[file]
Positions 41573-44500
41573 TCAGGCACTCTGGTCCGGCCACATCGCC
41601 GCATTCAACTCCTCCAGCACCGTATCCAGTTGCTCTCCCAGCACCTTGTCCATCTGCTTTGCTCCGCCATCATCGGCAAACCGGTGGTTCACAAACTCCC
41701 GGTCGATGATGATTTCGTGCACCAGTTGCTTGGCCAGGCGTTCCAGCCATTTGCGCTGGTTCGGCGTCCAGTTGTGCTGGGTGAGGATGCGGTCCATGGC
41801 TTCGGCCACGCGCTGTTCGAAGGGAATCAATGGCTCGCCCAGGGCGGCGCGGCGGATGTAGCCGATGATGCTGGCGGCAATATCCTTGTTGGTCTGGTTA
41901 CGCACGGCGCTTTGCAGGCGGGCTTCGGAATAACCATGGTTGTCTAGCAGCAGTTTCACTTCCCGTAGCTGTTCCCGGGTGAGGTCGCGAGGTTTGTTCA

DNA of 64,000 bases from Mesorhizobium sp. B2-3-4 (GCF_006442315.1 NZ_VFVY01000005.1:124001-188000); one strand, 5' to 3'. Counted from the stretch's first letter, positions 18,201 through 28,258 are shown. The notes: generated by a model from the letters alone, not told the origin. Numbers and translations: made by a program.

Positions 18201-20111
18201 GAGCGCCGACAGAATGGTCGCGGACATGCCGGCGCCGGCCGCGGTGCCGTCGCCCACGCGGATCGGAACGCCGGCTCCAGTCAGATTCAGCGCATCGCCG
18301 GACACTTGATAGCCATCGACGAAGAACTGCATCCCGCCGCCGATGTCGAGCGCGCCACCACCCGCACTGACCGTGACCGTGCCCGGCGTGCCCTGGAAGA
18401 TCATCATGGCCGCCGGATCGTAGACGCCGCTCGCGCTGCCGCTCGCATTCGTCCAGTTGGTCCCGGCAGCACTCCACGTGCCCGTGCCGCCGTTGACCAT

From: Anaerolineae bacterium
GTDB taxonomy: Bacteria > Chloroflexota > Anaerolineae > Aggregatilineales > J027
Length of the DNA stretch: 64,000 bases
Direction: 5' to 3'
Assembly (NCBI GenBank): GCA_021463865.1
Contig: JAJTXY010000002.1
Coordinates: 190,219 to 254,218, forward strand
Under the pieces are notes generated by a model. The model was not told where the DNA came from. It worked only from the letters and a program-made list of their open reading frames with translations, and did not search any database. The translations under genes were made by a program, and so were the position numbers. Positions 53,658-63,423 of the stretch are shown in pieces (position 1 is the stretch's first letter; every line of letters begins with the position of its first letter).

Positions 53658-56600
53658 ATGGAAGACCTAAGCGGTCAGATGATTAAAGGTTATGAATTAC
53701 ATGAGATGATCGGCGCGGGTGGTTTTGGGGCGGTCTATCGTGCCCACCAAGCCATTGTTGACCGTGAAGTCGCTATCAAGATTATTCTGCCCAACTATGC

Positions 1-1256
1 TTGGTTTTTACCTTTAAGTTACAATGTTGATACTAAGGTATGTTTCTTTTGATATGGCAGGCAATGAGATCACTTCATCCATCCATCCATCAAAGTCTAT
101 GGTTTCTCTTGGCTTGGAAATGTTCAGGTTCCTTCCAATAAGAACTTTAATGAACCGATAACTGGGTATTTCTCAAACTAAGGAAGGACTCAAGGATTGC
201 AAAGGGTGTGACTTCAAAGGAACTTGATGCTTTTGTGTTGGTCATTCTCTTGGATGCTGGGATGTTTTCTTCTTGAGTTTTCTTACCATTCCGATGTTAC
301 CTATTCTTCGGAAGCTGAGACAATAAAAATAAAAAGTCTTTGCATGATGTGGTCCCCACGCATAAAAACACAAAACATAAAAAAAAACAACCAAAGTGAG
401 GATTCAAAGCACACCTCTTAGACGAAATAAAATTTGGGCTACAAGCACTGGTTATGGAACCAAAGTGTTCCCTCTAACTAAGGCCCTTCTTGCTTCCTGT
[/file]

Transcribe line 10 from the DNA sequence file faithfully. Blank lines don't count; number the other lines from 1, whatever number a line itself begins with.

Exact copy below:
18301 GACACTTGATAGCCATCGACGAAGAACTGCATCCCGCCGCCGATGTCGAGCGCGCCACCACCCGCACTGACCGTGACCGTGCCCGGCGTGCCCTGGAAGA